A $10,000 GoFundMe drive set up earlier this month by supporters of Palabras Bilingual Bookstore, Phoenix, Ariz., is nearing its goal, with more than $8,000 raised thus far. Friends of Palabras launched the crowd-funder to help owner Rosaura "Chawa" Magaña cover operating expenses like rent, utilities and inventory at the store, which has been temporarily shuttered since mid-March due to the Covid-19 crisis.
"Creating a safe space is important to me personally because I have been in many spaces where I did not feel safe to share and I did not feel valued and respected," said Magaña. "Creating a space where the community can express themselves openly and honestly provides opportunities for healing and growth."
That approach inspired 22 people to sign a letter nominating Magaña for the Arizona Humanities 2020 Rising Star Award, which she'll receive during a ceremony later this year if public health conditions allow, New Times wrote.
Miriam Antonieta Carpenter-Cosand, another supporter who's working to help Palabras survive the challenges posed by the novel coronavirus, also wrote a nomination letter. She said that Palabras is "the only space where I feel confident to be myself and express my identity. It's really important that we keep this space open for everyone."
In a letter to customers, Connie Brooks, owner of Battenkill Books, Cambridge, N.Y., expressed gratitude for all the support the bookshop received during the Covid-19 lockdown. "We could not have made it through the past nine tumultuous weeks without your support," she wrote. "I took over the bookstore in 2009 at the height of the recession, then we made it through the launch of the Kindle and the closing of Borders, but this has been, without a doubt, the most challenging point in my tenure as owner of the bookstore. And yet, time and again, I am reminded of the importance of books to people's lives. To your lives! Our books have kept you company on this journey--they have transported you, provided solace, filled up downtime, and been a constant in a time of flux."
In terms of reopening, Brooks noted that "our region has been approved to begin a measured reopening for so-called Phase One businesses. We are a Phase One business, so this means several things for us. One, we have begun to welcome our fabulous booksellers back to the store. Two, we continue to offer curbside pickup in our 'book cooler' out front, and shipping options. We are also starting to look forward to Phase Two and what that will mean for us. If the move into Phase Two goes well for our region, we will be looking at reopening sometime in early June, albeit in a limited capacity.
"We are also cooking up some creative ways to stay connected with you this summer (for example by offering Zoom storytime for the little ones and Zoom read-aloud sessions for older kids), so stay tuned, and let us know if there are ways we can be supporting you right now. And until we see you in person again, please continue to support us through your online, email and phone orders!"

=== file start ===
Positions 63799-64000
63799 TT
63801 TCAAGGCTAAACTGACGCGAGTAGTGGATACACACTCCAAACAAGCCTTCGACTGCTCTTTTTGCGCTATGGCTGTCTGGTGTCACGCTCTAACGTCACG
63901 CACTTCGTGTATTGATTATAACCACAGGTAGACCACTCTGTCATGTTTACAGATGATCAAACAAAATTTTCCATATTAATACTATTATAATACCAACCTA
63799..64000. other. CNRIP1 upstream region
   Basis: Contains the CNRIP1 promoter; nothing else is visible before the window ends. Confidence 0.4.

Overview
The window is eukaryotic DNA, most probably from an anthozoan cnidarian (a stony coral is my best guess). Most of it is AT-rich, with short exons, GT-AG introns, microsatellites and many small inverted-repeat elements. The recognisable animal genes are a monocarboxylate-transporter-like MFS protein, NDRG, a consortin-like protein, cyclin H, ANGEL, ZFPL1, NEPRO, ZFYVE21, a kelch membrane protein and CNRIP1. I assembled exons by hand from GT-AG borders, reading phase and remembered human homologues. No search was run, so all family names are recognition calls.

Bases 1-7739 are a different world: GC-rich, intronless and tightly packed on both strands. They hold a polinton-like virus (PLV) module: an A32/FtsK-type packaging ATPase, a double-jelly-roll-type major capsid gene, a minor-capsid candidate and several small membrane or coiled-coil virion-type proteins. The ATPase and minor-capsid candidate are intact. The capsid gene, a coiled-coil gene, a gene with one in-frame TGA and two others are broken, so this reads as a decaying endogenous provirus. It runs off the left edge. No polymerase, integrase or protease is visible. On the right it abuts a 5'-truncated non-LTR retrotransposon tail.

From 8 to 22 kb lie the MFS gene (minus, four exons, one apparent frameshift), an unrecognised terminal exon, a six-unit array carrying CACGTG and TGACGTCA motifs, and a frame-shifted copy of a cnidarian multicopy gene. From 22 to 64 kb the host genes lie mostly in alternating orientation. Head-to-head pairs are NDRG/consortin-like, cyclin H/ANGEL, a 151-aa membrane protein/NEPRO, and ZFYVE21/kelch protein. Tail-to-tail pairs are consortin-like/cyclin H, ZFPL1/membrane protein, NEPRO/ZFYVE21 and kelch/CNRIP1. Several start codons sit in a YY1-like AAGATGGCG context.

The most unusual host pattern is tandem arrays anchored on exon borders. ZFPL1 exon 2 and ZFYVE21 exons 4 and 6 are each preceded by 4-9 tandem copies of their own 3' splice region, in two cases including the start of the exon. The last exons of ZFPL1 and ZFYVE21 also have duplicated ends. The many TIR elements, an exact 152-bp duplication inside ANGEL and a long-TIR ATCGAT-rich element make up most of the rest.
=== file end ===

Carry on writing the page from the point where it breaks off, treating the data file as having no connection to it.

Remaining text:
"After a LOT of preparation and a quiet soft opening," novel. bookstore, Memphis, Tenn., is "finally open for browsing. BUT. There are rules, of course," including masks required for both staff and customers, limiting visits to 45 minutes ("hold off on those all-day browsing sessions for now so we can serve more people while we are open"), lots of hand sanitizer throughout the store, frequent cleaning/sanitizing, and markers on the floor to help distance while waiting in line.
Noting that "things look a little different for now, but it is all worth it to be able to see you again," novel. wrote: "We are thrilled to be able to welcome you back into our space after what feels like an eternity--we appreciate everything you all have done to keep us going, and we will definitely need your continued support as we work through this reopening and beyond. See you soon!"
The Sly Fox bookstore, Virden, Ill., will open for browsing, consistent with the Governor Pritzker's guidelines. Under restrictions due to the Covid-19 pandemic, the store, which will mark its 22nd anniversary in July, has been selling by phone and online, as well as doing curbside pickup and home deliveries.
"I expect a trickle, not a deluge," said owner George Rishel. "I rarely have more than one customer in the store at any one time, unless they are family members who come together. I have masks, gloves, sanitizers, wipes, and a sneeze guard. At 76, I need to protect myself as well as customers."
Rishel anticipates "in-store traffic during the first part of the summer to be slow. And online traffic has already started to decline. Maybe things will pick up with the Stephenie Meyer book and the postponed Rowley Jefferson book in early August. This fall will call for more attention to merchandising. And in addition to being a bookseller, I expect I may have to also become a personal shopper, something indies do well."